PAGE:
- Remember that your baby's bedtime should be before yours, so avoid keeping him up until you turn in. Lie down with your baby to get him to sleep somewhere between 6 and 8 pm, and then move him into a co-sleeper by your bed so he's safe until you return. Move him next to you when you go to bed if that's what you choose to do.
- Babytalk contributing editor William Sears, MD, co-author of The Baby Sleep Book, recommends that babies sleep next to their mothers, rather than between both parents, because he feels a mother will be more aware of the baby's presence and less likely to roll over on him.
4. The Gentle Good Night
If you began your sleep routine with lots of soothing in the early months and now find yourself wearying of all the work, yet you don't have the nerves for crying, or a baby adaptable enough to segue smoothly into a drowsy tuck-in routine, there is still another in-between solution for older (at least 5 months old) babies: You can attempt to gradually wean your child off an extended bedtime routine with what experts refer to as deconditioning or modified sleep training. You can try it on any baby, but it may work best on one with a fairly easygoing disposition; babies who are clingy and sensitive or high-energy and intense may put up more resistance. The big benefit here is that you get to take back your night eventually, with fewer baby tears and less maternal angst than traditional cry-it-out methods entail. The downside: You have to be very patient and very consistent for several weeks.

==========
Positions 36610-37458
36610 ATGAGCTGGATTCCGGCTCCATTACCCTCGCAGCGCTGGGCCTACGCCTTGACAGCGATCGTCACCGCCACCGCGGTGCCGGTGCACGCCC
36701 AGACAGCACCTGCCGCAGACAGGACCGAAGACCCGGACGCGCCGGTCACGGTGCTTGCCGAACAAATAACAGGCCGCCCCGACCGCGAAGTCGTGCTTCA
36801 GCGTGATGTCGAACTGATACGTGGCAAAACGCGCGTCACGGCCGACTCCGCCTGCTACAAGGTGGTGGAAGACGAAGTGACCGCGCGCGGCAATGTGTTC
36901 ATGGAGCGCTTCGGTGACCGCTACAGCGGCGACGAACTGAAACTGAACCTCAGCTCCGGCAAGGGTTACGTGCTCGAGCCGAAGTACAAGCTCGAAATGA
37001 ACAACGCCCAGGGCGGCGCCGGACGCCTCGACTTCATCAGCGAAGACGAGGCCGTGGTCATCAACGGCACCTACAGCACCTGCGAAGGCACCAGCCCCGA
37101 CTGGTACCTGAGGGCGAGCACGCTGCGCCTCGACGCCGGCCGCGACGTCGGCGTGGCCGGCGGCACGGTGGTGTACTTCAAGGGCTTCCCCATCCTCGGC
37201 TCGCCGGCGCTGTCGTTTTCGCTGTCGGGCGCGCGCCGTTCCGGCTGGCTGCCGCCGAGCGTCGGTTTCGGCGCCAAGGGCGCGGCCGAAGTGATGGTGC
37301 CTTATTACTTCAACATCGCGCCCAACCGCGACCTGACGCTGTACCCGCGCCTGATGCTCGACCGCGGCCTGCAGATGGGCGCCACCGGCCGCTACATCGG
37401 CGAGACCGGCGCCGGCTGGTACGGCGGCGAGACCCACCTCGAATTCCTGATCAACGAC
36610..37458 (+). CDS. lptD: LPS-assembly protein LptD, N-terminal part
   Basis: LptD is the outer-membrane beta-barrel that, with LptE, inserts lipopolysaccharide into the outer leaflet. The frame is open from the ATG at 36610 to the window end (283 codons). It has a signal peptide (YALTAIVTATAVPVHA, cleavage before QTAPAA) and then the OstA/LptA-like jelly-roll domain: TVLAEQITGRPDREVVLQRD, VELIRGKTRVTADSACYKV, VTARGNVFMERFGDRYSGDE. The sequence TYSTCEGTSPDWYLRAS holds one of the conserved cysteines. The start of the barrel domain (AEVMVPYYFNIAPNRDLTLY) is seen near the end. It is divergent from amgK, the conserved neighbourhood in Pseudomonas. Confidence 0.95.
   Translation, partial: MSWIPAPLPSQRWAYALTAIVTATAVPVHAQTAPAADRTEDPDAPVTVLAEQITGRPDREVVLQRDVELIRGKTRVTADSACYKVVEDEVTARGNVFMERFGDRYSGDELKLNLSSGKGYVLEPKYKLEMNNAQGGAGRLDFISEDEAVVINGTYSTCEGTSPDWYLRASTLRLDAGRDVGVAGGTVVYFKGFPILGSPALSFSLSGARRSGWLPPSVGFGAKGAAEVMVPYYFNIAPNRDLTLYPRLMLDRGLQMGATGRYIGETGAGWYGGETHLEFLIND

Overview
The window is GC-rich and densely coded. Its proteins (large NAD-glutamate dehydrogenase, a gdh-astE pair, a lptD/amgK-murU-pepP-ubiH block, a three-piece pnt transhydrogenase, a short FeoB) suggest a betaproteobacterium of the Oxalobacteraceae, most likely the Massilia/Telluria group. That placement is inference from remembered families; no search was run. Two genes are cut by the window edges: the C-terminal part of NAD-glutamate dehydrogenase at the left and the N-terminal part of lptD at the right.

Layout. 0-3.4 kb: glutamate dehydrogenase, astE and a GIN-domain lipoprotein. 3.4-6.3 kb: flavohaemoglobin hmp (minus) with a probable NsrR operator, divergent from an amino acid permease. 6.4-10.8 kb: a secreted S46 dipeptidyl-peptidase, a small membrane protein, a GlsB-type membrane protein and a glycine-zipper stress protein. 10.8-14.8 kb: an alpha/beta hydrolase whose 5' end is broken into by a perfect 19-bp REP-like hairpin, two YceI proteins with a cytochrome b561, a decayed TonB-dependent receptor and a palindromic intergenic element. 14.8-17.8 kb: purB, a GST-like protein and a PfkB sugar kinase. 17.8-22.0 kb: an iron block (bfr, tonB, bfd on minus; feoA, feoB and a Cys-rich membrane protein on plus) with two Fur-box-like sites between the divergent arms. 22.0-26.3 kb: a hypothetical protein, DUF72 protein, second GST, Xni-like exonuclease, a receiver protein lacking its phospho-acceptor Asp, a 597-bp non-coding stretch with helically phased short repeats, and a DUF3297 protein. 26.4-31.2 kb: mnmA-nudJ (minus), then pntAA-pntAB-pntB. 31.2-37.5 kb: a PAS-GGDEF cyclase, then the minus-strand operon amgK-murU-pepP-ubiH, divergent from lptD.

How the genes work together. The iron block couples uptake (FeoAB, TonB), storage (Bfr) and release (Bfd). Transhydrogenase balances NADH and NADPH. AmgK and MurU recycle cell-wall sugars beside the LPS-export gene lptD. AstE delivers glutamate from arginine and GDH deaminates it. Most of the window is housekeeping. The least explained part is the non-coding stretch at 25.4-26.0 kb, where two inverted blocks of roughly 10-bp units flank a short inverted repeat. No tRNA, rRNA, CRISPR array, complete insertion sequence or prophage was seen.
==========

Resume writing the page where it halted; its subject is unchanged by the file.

Here's how it works: Adopt a very consistent bedtime wind-down routine (always nurse or give a bottle in the same spot, then read a book or sing a song); then tuck your baby into her crib while she's still awake, only instead of hoofing it out of there, pull up a chair next to her crib. If she fusses -- and she probably will at first -- talk to her and touch her intermittently (patting her tummy, back, or head) to soothe her. Try not to pick her up -- but you can do so briefl y if she's really hysterical. Stay as long as it takes for her to fall asleep, then leave the room; repeat the method if she wakes during the night. Perform this routine consistently for the next three days at nap- and bedtime. On day four, move your chair about halfway across the room, between the crib and the door, and reassure your baby verbally from there until she falls asleep and you can leave. Again, stick with this routine for three days. On days seven and eight, move the chair all the way to the doorway and if necessary again give your reassurances verbally from there. By about day nine, with any luck you should be able to tuck your baby in and promptly leave without wails.